Understanding differences in return to play in different sports, after an ACL tear

Posted on October 19, 2016

(Last Updated On: May 20, 2017)

In NFL players,

  • 63% got back on the field after anterior cruciate ligament reconstruction
  • For wide receivers and running backs, for those who return performance is decreased by a third (getting back on the field is not the same as returning to the same level of play)

In NHL players,

  • Those who tear their ACL play an average 2.8 years afterwards, compared to a control group which played 4.4 more years
  • For wings and centers, games played per season goes from 71.2 to 58.2
  • After injury, points per season goes down by 61% the first season of return, and still by 43% in the second season of return
  • Nearly 20% of players either couldn’t return to play at all, or couldn’t return for a full a season.

In soccer players,

  • 89% returned to training and participated in a match within 12 months
  • In a different, more recent study, 72% made it back within 12 months. 85% of those who made it back to play, got back to same level of play.
    • In a sample of 100 people, that would mean 61% made it back to the same level of play.
  • 20% of ACL injured players were still playing after 3 years, compared to 50% of non-injured players
    • “None of the 24 elite players with a ligament injury played soccer on the same level as before the knee injury”
    • (This study is a bit older, which could explain the differences i.e. our ability to handle ACL injuries may have improved.)
  • 77% of MLS players made it back, with no decrement in performance
  • 65% are still playing at the top level after three years

-> This may be an interesting way of assessing how elite MLS is relative to places like Europe. Rather than MLS doing something different rehab wise, the level of play may be lower enough that if you can get back on the field, you can be just as good.

In NBA players,

  • 22% didn’t return to play at all after ACL reconstruction
  • In those who make it back, many performance measures decrease. Field goal percentage, games played, and turnovers. However, overall performance doesn’t go down too badly.

In elite skiers,

  • In those who suffered an ACL injury, their career was 7.9 years vs 4.4 for those who DID NOT tear their ACL
  • 23% of ACL tearers got on a podium, whereas only 8% who didn’t tear it did
  • ALL of those who tore their ACL continued their career

In all the other sports we looked at, tearing the ACL was a major sign of career jeopardy. If the career wasn’t over, it was a major risk factor for performance detriment, and a lessening of your career.

But in skiing, tearing the ACL was a sign of career improvement!

The order of the sports above is on purpose,

  1. Football (American)
  2. Hockey
  3. Soccer (football to the other seven billion people)
  4. Basketball
  5. Skiing

What we have above is in order, which sports are the most intense on the ACL.

The most obvious element of football compared to these other sports is someone is regularly diving at your knees. Hockey checks up high, soccer tackles at the shins (they wear shin guards, not knee), there is no hitting in basketball or skiing.

Another way we can understand football as being the most intense is by looking at play duration. A football play might be four seconds. It’s all out effort. You’re going from zero to as fast as possible. This is like a car. If you gently rev it up to 60 miles per hour, compared to flooring it, it’s obvious which is more stressful to the car. If you’re in a fast enough car, it’s obvious which is more stressful to you too. You don’t get knocked back in your seat gently moving from 0 to 60. You do when you go 0 to 60 in three seconds.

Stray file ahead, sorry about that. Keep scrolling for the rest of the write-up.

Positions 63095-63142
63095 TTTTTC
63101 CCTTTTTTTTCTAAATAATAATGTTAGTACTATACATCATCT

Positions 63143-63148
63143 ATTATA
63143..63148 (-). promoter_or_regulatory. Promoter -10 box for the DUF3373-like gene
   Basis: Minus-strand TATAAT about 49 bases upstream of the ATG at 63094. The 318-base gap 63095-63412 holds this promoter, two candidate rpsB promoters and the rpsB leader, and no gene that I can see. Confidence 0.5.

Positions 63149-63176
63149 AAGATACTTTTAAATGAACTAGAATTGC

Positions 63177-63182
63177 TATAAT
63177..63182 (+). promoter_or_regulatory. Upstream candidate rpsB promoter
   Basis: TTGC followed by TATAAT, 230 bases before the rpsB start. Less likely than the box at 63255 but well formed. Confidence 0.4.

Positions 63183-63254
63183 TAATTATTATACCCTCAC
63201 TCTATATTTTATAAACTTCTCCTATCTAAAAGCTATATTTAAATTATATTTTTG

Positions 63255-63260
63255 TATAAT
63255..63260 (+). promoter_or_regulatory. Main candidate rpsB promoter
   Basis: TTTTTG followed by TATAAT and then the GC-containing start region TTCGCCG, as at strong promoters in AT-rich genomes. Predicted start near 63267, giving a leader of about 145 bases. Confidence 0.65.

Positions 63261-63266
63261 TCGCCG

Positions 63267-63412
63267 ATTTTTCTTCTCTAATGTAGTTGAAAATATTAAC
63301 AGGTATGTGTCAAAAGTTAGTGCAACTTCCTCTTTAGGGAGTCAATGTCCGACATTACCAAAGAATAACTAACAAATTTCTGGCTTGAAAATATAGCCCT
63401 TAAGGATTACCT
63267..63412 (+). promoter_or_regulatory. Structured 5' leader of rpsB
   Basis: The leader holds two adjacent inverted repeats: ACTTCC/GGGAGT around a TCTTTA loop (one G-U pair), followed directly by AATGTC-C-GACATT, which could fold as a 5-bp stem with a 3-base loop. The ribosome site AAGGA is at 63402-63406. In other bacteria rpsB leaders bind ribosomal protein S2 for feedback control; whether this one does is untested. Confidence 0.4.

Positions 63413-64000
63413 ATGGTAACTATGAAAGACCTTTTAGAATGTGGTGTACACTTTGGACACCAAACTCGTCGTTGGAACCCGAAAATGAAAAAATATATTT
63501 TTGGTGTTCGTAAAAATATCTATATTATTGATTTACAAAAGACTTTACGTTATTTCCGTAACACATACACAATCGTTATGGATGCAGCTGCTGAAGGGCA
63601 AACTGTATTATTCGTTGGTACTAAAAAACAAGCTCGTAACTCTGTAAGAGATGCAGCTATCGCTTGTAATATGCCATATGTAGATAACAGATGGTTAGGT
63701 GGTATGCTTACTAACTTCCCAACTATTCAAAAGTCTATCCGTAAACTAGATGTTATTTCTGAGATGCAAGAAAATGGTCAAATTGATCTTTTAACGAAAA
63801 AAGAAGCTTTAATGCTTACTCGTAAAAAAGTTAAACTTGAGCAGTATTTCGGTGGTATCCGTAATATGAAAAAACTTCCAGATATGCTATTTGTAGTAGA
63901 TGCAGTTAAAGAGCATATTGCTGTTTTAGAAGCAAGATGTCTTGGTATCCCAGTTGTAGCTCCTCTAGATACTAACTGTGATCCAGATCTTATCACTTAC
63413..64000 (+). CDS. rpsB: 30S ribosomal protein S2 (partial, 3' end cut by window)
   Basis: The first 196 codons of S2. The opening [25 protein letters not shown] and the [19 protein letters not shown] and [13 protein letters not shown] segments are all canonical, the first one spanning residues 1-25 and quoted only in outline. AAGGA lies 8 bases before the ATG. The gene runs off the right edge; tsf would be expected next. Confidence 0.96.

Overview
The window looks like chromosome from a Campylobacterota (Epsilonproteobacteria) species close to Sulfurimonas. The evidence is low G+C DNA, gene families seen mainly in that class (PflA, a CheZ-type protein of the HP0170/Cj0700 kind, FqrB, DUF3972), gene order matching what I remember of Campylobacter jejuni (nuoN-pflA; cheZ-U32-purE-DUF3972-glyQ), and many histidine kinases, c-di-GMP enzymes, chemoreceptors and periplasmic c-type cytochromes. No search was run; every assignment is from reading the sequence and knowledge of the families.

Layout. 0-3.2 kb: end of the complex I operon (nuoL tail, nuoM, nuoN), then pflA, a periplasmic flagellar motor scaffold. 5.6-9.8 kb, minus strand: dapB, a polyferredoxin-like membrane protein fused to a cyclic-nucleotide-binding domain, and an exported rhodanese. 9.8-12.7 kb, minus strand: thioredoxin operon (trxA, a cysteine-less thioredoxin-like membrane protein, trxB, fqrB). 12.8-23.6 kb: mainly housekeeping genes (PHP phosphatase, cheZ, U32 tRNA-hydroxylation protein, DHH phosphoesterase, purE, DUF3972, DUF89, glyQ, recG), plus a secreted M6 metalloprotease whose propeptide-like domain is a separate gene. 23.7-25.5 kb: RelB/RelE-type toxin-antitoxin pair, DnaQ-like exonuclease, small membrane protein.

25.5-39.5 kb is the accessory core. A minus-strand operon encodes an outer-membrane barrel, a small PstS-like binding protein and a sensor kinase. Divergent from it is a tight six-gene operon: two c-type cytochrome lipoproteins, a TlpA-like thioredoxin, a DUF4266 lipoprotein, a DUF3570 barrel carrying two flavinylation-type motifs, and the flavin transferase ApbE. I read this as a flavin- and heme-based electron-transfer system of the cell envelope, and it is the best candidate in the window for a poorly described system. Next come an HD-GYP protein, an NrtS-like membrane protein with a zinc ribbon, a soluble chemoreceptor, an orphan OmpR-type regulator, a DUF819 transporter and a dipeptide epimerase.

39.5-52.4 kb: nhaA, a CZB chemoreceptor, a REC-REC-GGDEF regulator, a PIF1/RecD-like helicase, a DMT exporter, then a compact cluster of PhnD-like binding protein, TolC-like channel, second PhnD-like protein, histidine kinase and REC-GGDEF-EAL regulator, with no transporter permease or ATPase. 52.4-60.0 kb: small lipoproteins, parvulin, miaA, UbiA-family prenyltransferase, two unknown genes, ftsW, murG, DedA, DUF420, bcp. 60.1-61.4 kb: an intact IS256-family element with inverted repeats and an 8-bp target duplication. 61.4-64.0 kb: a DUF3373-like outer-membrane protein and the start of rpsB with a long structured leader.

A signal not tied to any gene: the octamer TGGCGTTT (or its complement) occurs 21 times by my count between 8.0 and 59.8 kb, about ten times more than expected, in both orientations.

Hockey guys love to think their sport is so tough, tougher than football, and they’re always delusional on this.

-Hockey is very intense, but in 45 second bursts or so. You can’t be as intense in 45 seconds as you can in less than 10 seconds. Just like how you can’t lift in 10 reps what you can for 1 rep. This is why 400 meter runners aren’t as fast or muscular as 100 meter runners.

-Hockey goes 82 games a season. Football only goes 16, and most can’t even make it a full season with only that amount.

-In four years of that NHL study, only 46 ACL tears were reported. This is about how many happen every season in the NFL.

The other issue with hockey is by wearing skates, compared to cleats, the knees aren’t as vulnerable. Getting a foot caught, having someone fall on your leg and it can’t move because you’re in cleats, is how many ACL tears happen. This doesn’t happen with skates or on ice. Because your leg can slide out, it’s harder for the knee to buckle.

Hockey and soccer are close. Hockey is no doubt more intense, but soccer involves slide tackling, and the cleats per above. Anecdotally, I’d go soccer. However, it seems per team per year, hockey has more ACL tears. So we’ll go with hockey.

Basketball is hard on the knees, but not in an ACL manner. Basketball is hard in a “pounding the pavement” type manner. (Much harder than these other sports.) It’s not nearly as hard on the knees compared to say football, in a stability or intensity manner. If you’re a bigger guy, you can go a whole season and never fully exert yourself. (Dwight Howard.)

Certain players, like Russell Westbrook, or Dwyane Wade back in the day, that’s different, and they’re very rare in how they play. But on balance, basketball players aren’t exposing their knees to the type of trauma these other sports are. In eleven seasons of the study referenced, only 31 anterior cruciate ligament surgeries were identified.